The other night I was on the subway and I experienced something that had not happened to me in over ten years of living in New York: a rat got onto the subway car just before the doors closed. People were screaming, jumping up on the seats, pointing and video taping, of course. There was no distinction between any of us. Big, small, cool, un-cool—we were all doing the same thing. Felt different from when everyone was angry at each other.
It was kind of exhilarating. And a natural remedy for depression.
We weren’t actually in any real danger, but the possibility of a NYC rat touching us (or coming anywhere near us) was so uncomfortable to handle.
I’m always watching people watching the rats when they’re dodging around on the subway tracks. Even people who are disgusted still seem fascinated by them. But that wall of safety that being on the platform appears to give us is swept away once we’re trapped in a subway car with the animal.
Connections Due to Rodents
What I liked most about the situation was that anything that separated us before the subway ride was forgotten. Any indication that someone was being too loud, or was clipping their nails, or was man-spreading was gone. It didn’t matter. We were all bound in solidarity against this being that was immensely smaller than the smallest of us.
Plus—everyone was smiling. Even the people who got closest to the rat (sorry to break the news, but they can get up on those seats, so all our standing was really an illusion of ‘safety’) were laughing and smiling as they were screaming. It was as if this moment was a natural remedy for depression. No one was sad—there was no time.
I’ve seen tragedies bring people together. I’ve seen long lost family members reconnect at a funeral, saying, “I’m sorry this is what got us to talk again.”
This was different because there was no danger, there was no saving of anyone. There was no tragedy.
There was a shared emotional experience on a Saturday night on a subway. It was over once we got to 42nd Street and we mass exodus-ed together and went on with our night. It was something to text, Facebook statused (with video), and told at the next New York City gathering.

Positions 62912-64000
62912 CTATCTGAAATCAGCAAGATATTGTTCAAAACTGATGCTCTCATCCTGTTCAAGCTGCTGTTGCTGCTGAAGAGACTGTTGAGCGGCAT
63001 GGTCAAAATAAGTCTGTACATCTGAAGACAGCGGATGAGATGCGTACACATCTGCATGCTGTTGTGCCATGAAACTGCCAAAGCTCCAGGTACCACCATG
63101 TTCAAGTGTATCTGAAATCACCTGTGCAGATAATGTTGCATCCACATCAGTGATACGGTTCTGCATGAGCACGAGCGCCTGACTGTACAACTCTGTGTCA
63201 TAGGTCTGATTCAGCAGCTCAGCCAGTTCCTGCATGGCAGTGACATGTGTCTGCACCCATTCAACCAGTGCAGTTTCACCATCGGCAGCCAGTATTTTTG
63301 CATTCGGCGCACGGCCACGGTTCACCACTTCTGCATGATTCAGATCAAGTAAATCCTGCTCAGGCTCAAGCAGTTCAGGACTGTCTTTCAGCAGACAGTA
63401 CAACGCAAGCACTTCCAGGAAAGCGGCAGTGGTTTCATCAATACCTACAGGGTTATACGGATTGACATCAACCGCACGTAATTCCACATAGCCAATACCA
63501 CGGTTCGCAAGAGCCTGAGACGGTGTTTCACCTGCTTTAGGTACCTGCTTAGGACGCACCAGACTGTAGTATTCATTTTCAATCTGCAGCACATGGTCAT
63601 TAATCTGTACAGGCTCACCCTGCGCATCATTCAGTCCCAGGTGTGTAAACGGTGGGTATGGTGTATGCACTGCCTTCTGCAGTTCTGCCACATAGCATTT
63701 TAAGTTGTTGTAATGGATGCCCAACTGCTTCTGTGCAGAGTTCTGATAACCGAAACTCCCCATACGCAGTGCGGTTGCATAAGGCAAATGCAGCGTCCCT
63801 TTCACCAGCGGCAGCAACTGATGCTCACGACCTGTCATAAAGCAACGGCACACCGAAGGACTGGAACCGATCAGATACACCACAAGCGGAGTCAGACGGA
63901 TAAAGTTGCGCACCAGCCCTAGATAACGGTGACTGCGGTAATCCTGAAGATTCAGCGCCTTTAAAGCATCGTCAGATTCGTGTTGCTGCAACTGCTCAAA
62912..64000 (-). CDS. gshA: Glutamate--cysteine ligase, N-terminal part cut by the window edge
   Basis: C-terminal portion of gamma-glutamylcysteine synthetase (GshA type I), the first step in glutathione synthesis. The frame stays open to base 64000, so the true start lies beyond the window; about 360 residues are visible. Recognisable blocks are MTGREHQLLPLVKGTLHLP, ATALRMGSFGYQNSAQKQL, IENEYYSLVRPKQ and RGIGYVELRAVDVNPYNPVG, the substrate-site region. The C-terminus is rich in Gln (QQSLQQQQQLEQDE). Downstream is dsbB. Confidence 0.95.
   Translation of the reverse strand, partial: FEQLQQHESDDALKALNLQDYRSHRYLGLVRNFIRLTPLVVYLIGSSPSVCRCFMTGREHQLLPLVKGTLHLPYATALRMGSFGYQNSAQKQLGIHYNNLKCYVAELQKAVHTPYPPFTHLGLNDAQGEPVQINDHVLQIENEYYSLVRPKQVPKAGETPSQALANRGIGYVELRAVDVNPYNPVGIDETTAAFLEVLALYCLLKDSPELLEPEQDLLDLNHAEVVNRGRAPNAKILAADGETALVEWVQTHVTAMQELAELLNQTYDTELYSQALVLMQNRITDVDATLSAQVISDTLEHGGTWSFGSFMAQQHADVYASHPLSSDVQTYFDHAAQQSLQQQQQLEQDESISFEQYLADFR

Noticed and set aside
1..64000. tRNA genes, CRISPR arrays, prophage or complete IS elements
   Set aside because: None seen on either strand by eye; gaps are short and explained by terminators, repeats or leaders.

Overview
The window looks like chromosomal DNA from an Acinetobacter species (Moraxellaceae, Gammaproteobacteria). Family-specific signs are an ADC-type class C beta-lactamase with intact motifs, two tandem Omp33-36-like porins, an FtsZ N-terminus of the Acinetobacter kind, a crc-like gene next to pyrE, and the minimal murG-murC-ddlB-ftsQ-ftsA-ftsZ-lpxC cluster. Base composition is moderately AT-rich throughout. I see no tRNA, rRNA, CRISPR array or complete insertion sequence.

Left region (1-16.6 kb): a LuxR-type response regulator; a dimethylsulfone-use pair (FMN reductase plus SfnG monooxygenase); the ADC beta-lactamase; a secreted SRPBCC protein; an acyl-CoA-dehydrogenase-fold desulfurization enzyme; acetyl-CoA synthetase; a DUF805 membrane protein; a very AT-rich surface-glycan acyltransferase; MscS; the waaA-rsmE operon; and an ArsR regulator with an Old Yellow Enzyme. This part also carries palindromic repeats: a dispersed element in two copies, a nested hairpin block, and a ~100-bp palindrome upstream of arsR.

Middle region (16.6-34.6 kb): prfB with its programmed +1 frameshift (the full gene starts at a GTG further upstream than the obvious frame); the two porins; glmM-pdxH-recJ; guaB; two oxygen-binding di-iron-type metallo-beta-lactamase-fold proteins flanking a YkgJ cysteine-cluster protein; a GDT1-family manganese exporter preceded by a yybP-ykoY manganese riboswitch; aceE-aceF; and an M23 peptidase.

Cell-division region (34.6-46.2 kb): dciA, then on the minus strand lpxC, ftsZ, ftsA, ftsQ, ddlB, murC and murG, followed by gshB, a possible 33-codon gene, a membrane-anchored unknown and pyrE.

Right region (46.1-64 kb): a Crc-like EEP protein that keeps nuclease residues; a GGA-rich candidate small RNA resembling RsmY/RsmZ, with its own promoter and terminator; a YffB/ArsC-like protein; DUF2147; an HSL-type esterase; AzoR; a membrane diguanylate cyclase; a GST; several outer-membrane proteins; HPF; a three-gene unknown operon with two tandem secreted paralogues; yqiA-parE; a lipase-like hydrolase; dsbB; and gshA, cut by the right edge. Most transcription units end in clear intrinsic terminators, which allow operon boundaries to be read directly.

Not Avoidance, but a Brief Respite
Anyone who has been reading my blog knows I’m not one for using external things to distract us from our feelings. I’ve written about taking time to feel the stuff you’ve been avoiding.
But there are times when something happens that is all encompassing. Obsessive thoughts, or ongoing worries and anxieties are forgotten about for a short while.
I would highly recommend being in a subway car with a rat as a natural remedy for depression (unless you have a phobia, then definitely no) because for a brief time you are not thinking about your job, your relationships, or anything other than the rat in the subway.
Once you’re off the subway and you realized that you can have relief from the thing you’ve been struggling with it may give you some needed hope that things can get better. And any chance you have to focus on the possibility of things getting better is important. It’s essential.
Depression & Anxiety Make Us Forget Hope
When we’re in the depths of anxiety or depression we forget that there’s a way out of this. We forget that even when we’re depressed that we have moments of positiveness. We forget when we’re extremely anxious that just yesterday we had a great moment.
It can be easy to dismiss these moments as simple exceptions that don’t matter, but they do. Because we need to know that we are capable of being happy, or feeling relaxed, of experiencing enjoyment in life. At our worst, we really believe that those emotions are for other people.
A ride from Columbus Circle to Port Authority with a rat doing laps in a subway car will remind you that you are not your anxiety or your depression. You are capable of connecting with others and you can feel exhilarated.
If waiting around for rodents isn’t your idea of a mental health prescription and you’d like to start exploring what’s happening to you, please feel free to get in touch with me.
Justin Lioi, LCSW is a men’s mental health and relationship expert. He is a Brooklyn therapist (as well as also seeing clients online throughout New York State and internationally.) He received his degree from New York University and has been working with men and their families for over 10 years. Justin is on the Board of the National Association of Social Workers and writes a weekly column for the Good Men Project called Unmasking Masculinity. He can be found on local and national podcasts talking about assertiveness, anger, self-compassion, all with the goal of becoming the man you want to be.